The Islanders moved in 2015 to Barclays Center, a not-made-for-hockey arena where fans griped over a comically off-center scoreboard, poor sightlines and transfer-filled train rides that all but eliminated driving and the familiar "Let's go Islanders!" car-horn honk.

The team ultimately returned to the renovated 11,000-seat Coliseum part-time beginning in 2018, initially splitting home games between the Barn and Brooklyn while their future home went from blueprint to Belmont.

A groundbreaking ceremony was held at the site of UBS Arena in September 2019, amid lawsuits from the Village of Floral Park seeking to stop construction that were ultimately tossed. Around-the-clock construction continued in the days leading to puck drop on Saturday and the doors opened as scheduled and fans poured in to watch the Islanders play their first home game since June 23 when they won in overtime to force Game 7 of the Stanley Cup semifinals.

“Going into OT, the building smelled like cigarettes,” Islanders captain Anders Lee said of the Coliseum at the time. “Now it smells like beer.”

There were no such scents at UBS Arena -- think new-car smell but in a 700,000-square foot arena with 17,000-plus seats, a fresh sheet of ice and plenty of “Welcome Home!” signage.

But the beer certainly flowed, with the venue featuring eight bars offering ice views; five high-end clubs and lounges, including the ice-level Spotlight Club where those fortunate to enter can watch the Islanders walk through the tunnel leading to the ice; and two outdoor terraces, one of which overlooks a horse paddock.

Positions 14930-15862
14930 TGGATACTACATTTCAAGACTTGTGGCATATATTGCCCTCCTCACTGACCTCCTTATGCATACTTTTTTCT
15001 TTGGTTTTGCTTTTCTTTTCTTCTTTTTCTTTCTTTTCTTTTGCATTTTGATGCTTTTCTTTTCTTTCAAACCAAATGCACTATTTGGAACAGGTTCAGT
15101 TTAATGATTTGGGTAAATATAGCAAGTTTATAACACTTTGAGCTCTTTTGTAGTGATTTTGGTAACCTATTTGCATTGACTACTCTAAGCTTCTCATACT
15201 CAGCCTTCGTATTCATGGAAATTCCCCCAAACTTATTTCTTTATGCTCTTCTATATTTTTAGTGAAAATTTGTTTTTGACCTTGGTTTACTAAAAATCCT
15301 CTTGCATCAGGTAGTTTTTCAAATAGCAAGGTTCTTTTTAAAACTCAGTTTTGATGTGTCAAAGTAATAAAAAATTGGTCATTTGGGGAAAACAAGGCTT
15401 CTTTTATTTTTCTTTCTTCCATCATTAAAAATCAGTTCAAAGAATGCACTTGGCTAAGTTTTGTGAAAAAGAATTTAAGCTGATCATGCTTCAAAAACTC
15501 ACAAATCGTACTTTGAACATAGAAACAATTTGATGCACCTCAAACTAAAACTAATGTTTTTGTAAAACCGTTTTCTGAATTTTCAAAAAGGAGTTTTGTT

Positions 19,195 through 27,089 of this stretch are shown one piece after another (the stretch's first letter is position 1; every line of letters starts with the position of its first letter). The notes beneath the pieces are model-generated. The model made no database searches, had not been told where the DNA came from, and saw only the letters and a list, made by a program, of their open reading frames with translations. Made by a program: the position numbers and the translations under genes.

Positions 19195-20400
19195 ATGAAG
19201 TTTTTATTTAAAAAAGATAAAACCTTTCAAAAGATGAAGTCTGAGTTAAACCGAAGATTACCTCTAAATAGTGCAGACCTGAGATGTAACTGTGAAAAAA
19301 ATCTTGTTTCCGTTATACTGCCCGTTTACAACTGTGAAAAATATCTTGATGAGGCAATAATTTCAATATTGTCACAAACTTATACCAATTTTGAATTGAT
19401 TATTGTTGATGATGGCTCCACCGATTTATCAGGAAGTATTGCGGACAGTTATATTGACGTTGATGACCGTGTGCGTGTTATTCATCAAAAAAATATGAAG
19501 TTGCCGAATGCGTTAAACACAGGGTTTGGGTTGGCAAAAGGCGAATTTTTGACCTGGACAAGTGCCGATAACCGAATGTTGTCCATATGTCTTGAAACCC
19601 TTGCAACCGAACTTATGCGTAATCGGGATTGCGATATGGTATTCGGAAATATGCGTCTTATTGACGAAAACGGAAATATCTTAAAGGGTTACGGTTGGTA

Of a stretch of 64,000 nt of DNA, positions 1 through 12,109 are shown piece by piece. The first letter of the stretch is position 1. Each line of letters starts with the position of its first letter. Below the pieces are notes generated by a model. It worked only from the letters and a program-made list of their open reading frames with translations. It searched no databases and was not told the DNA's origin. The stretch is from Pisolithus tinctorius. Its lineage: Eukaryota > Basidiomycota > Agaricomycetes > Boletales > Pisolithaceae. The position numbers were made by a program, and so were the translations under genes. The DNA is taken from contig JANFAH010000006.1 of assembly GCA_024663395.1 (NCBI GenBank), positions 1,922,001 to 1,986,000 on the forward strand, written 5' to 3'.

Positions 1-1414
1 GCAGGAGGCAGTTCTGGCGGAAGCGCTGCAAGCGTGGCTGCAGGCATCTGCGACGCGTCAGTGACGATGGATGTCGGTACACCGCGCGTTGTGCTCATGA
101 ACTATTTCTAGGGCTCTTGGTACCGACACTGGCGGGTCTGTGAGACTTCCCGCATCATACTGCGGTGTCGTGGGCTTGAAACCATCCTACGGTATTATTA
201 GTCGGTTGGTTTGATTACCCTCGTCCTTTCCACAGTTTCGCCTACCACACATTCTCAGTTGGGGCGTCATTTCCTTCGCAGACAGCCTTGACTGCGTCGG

The acoustics replicated that of the Barn, with low 93-foot ceilings meant to bottle in crowd noise and a lack of upper-bowl seating designed to bring fans closer to the action and recreate the Coliseum’s frenzied atmosphere where it felt and sounded as if they were on top of the ice.

“This is a new school building that feels old school when you’re out on the ice," Islanders coach Barry Trotz said. "The fans are there, the acoustics in terms of the volume back at the bench is outstanding. The way they set it up looks like the fans are on top of you just like the old Coliseum. So, really good night in terms of what the fans brought, what the building brought, and I think what the players brought."

The arena opened with a homecoming that included a standing ovation for construction workers who built the place, a crowd singalong rendition of the national anthem and Islanders alumni conducting a ceremonial puck drop.

Shortly after, it was Calgary’s Brad Richardson who became the answer to a future hockey trivia question, scoring the building’s first goal off an Islanders turnover in their own zone just 4:05 in.